New Delhi : Ten-year-old Chandni, living in the predominantly Muslim settlement of Hazrat Nizamuddin that grew around a venerated Sufi shrine, excitedly talks about the makeover of her once filthy neighbourhood that used to be disparagingly called “Kachrapur” (Garbageville) by outsiders.
Along the southern edge of the slum quarters, with their tumbledown, uncemented brick houses, there was an open drain called Barapullah Nallah, originally a tributary of the Yamuna, that ran parallel to a long, winding, around 8 km overpass that connected central Delhi with east Delhi across the river. The place was a stinking mess, with open defecation, dumped garbage and stray pigs.
The very same place has now been transformed into a park through the hard work of the local children, and residents of this densely-populated neighbourhood with narrow by-lanes seem to have now found a green space to soak in the winter sun or stroll in the mornings and evenings.
Through an initiative by the Aga Khan Trust for Culture (AKTC) and the hard work of the slum children, there has been a visible but silent transformation of the area not only in physical terms, but also in its economic and cultural aspects.
“Nobody likes to be in kachrapur or malbapur (towns of garbage and debris). Safaipur (clean-town) is the destination of our train,” 11-year-old Abbas told IANS, referring to “safai express”, one of the popular games that kids here play every week.
The sanitation drive in the form of a game was introduced to them by volunteers of AKTC’s Nizamuddin Basti Urban Renewal Initiative. While the initiative started in 2007, it had to be put on hold due to construction of the Barapullah Flyover, and resumed in 2012.
“All this was so dirty earlier — full of garbage and mosquitoes. The waste from houses used to be directly dumped here,” said Abbas. “Now it is clean. We come here to play hide-and-seek, ice-water, gilli-danda, cricket and other games,” he said, looking proudly at the green patch of land.
The little boy feels that the place should be even more clean and the residents should make more efforts.
The facade of the houses along the drain were earlier like an amorphous accumulation of unfinished blocks with most of the exterior left unfinished. These were renovated and given a bright multi-colour makeover in blue, yellow and green under the project.
“The paint is the most visible part of the project. Behind the facade of the paint, there are many untold stories,” Jyotsna Lall, Director Programmes at AKTC, told IANS.
“All the 144 households of the slum were linked to the main trunk sewer which was damaged and had to be replaced with the help of the Delhi Jal Board. There were no garbage bins in the houses and all the waste used to be dumped near the drain,” said Lall.
Now the neighbourhood boasts of door-to-door waste collection and the drain has been cleaned from inside by digging it four feet deep, she said.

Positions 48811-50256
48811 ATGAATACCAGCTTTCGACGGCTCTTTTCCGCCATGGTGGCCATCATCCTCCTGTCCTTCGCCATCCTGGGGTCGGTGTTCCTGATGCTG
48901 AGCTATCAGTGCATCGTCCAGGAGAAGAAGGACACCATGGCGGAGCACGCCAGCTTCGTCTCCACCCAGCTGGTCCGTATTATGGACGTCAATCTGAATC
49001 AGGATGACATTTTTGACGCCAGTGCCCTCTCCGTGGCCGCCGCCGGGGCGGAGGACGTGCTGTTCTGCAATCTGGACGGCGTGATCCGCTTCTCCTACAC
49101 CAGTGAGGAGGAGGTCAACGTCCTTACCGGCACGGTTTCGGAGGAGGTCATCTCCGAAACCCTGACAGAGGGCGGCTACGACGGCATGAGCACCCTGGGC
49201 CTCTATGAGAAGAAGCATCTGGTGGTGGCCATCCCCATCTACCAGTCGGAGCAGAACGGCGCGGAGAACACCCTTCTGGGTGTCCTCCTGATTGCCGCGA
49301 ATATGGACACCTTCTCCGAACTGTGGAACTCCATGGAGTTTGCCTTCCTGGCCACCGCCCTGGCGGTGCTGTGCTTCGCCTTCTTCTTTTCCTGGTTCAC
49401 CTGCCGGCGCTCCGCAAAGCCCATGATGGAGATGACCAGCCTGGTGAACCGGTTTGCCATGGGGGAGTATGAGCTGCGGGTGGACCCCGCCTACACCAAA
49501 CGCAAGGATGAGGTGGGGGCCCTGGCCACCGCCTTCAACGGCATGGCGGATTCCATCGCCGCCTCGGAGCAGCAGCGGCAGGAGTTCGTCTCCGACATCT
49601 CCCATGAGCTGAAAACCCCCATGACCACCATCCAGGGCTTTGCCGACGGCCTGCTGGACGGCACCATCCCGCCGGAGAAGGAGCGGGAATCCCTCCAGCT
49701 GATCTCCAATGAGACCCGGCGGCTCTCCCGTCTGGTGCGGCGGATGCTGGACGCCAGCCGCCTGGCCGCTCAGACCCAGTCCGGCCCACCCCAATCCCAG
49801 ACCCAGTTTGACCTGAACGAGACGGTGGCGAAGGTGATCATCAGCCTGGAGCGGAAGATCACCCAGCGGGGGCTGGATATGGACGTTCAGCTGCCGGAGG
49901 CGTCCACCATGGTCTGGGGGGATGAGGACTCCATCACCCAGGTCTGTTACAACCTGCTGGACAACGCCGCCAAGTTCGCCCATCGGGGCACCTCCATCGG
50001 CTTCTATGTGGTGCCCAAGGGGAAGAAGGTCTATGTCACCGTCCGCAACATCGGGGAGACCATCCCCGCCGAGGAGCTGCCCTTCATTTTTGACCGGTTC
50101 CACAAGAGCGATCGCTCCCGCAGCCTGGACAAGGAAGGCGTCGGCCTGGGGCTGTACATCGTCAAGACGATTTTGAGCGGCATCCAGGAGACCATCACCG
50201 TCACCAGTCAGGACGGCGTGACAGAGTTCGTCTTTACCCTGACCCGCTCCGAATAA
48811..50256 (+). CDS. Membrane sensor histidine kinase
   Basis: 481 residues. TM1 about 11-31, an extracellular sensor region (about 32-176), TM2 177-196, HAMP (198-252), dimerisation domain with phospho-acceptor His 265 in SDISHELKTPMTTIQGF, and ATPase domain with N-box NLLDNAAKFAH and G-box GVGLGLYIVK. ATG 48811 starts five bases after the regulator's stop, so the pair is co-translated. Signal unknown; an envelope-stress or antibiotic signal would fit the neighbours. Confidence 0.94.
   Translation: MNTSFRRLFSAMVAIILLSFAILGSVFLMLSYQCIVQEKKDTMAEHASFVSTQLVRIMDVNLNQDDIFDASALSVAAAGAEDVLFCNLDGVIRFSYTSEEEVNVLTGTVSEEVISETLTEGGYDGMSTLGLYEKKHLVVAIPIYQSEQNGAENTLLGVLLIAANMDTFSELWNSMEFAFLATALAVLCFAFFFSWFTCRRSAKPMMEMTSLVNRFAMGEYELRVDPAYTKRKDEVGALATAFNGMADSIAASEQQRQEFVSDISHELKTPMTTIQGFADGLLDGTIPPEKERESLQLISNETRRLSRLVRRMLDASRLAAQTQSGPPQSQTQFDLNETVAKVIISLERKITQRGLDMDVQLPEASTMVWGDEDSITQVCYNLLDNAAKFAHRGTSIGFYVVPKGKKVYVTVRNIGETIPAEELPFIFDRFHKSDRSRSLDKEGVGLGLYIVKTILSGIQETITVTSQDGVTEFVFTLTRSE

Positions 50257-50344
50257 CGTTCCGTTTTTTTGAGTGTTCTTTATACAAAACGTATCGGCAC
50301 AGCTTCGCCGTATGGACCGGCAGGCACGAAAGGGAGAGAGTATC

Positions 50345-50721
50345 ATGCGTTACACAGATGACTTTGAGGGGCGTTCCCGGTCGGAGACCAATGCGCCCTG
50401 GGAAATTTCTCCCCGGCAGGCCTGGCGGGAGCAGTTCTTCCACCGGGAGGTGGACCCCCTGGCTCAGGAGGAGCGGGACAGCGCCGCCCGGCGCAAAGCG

Children took up the charge of convincing all households to contribute towards this process by promising not to dump garbage in the drain and to give the household waste to the waste collector.
“We took a pledge to not litter and also requested our parents and others to not dump any waste,” said Chandni. “Many people agreed, many did not. But we keep trying to make them understand the value of cleanliness.”
A baseline survey was conducted in 2008 in the area which revealed the poor condition of people living in this densely-populated heritage zone. “The results of the survey were startling. It revealed that these people were seriously unserved, with 25 per cent of the residents living without in-house toilets,” said Lall.
This led the AKTC to renovate the available facilities. The renovated toilets are also used by the pilgrims to the Sufi shrine. The toilet is now managed by a community group — Rehmat Nigrani Samooh — with the supervision of the project team.
Although the renewed and vibrant appearance and the shift to hygiene is the most visible aspect of its evolution, the transformation of this historic district has cultural and economic dimensions as well.
Under its “Livelihoods” programme, AKTC is skilling the residents of Nizamuddin, empowering its women, and has also opened a resource centre which links the community to various government entitlements.
While Insha-e-Noor is the face of beautiful embroidery, sanjhi and crochet products hand-crafted by the women, Zaika-e-Nizamuddin is a women self-help group which cooks and promotes healthy, nutritious snacks and sumptuous dishes of the Mughlai cuisine. They deliver on order.
Rehnumai is the resource centre which links people to various government entitlements and facilitates the creation of important documents and, in turn, empowers the community. Rehnumai also functions as a node for information on jobs and higher education.
There is also a volunteer organisation called Sair-e-Nizamuddin (SeN) self-help group which promotes the cultural heritage of Nizamuddin. The members of this group introduce the more than 700-year-old heritage neighbourhood to tourists and school students.
(The weekly feature series is part of a positive-journalism project of IANS and the Frank Islam Foundation. Mudita can be contacted at firstname.lastname@example.org)